The 'Edge Report

Paying Your Tuition: Failure is the Tuition of Success

One of the most important life lessons my father taught me was that I would only succeed when I stopped fearing failure.

Quite simply failure is the tuition for success. And you can’t go to school without paying tuition (I have three college age kids…I know about tuition!).

What does fear of failure look like? Have you ever seen a team steamroll their opposition during the regular season only to lose in the playoffs? What happened? Quite simply, they never played tough enough competition to see their faults and weaknesses sufficiently to improve. When they finally met better teams in the playoffs, they weren’t prepared. And so they were beaten.

Along the same lines, have you ever seen a straight “A” high school student get humbled by their college freshman physics course? What happened? They didn’t develop the study habits, never competed against equally talented students and never dreamed they might get tested on material in the book never presented in the class!

I could go on with more examples from daily life. But I’m sure everyone understands the higher your desired level of success, the more likely you are to fail. And more importantly, the more you’re able to learn from your failures.  

So, what does this look like in business?

The most significant result of fear of failure is frozen decision- making. Products and services never come out of development. Organizational structures never adapt to new environments. Old technologies hang on well past their usefulness. In general, you’re just stuck in time.

The worst thing about this is that the less you change, the more each individual change becomes bigger and bigger. And that means the change is more painful and comes with greater risk.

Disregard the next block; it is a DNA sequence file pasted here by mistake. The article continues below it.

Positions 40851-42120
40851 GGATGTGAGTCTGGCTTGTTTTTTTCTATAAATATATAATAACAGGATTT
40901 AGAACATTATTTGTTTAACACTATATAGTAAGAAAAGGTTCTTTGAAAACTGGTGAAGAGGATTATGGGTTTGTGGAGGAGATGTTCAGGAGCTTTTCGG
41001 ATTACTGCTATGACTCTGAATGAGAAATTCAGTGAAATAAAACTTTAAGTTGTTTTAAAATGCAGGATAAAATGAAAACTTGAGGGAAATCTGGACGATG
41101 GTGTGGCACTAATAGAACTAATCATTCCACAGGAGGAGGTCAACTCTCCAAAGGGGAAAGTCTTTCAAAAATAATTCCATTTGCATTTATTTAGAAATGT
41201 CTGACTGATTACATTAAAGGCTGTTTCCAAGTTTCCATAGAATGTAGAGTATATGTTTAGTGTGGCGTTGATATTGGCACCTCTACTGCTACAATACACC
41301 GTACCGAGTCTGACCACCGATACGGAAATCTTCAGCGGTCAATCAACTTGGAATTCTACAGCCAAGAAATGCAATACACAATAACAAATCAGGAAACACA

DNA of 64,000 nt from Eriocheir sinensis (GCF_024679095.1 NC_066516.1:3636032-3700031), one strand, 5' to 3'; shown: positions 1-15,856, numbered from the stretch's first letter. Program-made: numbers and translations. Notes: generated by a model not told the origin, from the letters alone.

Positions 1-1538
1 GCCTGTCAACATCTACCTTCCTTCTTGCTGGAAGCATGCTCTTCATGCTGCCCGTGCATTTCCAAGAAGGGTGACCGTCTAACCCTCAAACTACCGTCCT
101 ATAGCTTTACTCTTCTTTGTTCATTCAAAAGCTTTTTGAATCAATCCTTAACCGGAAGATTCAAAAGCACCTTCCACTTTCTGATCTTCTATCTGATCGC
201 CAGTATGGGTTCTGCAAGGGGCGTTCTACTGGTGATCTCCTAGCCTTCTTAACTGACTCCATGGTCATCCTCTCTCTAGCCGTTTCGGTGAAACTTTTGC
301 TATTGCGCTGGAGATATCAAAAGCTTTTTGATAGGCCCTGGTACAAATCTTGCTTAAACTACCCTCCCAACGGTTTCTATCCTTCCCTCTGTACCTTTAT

When business leaders foster an environment of support, employees aren’t scared to fail. They try things. Some work. Some don’t work. It’s not perfect. In fact, it’s downright ugly and messy. But it’s better than the alternative. Because people who are scared to fail, get run over.

But let’s not think you simply flail around challenging yourself to climb Mt. Everest, live to tell about it and magically improve.

There is a way to successfully fail. Here are some basics to failing…

Fail Fast. Once you have set forth a challenge, do it without hesitation. Without hesitation doesn’t mean without forethought that includes properly defining the problem, where you operate today, where you’d like to be and mapping a plan to get there. By all means, build the foundation. But remember the foundation isn’t the objective. So once you’ve thought things through, jump in the pool and get past the initial blast of cold from change. Do it enough times and change won’t seem like such a big deal.

Fail Small. If you change fast, each attempt brings less change with it. And thus any failed changes relate to smaller bites of change. Small changes carry less risk. They are less costly and disruptive to customers, team members and all stakeholders. It also takes less to recover from them so you are ready for the next change sooner. It simply starts to feed on itself.

Fail Early. Start taking risks and failing right from the beginning. The earlier you fail, the earlier you learn. As a result, each incremental attempt at success, which is riddled with risk, is done so with an increasingly stronger foundation.

When you cut through it all, failure is something we need to embrace. I’m not talking about learning that what doesn’t kill you makes you stronger sort of failure. I’m talking about making failure the foundation of learning. Innovation can’t happen without failure. It’s not a dirty word. It is tuition payments. Set intelligent challenges. Define problems and develop plans. But don’t be scared. Instead, fail fast, fail small and fail early.

About the Author

John Lopez-Ona is Chief Strategy & Corporate Development Officer at HealthEdge

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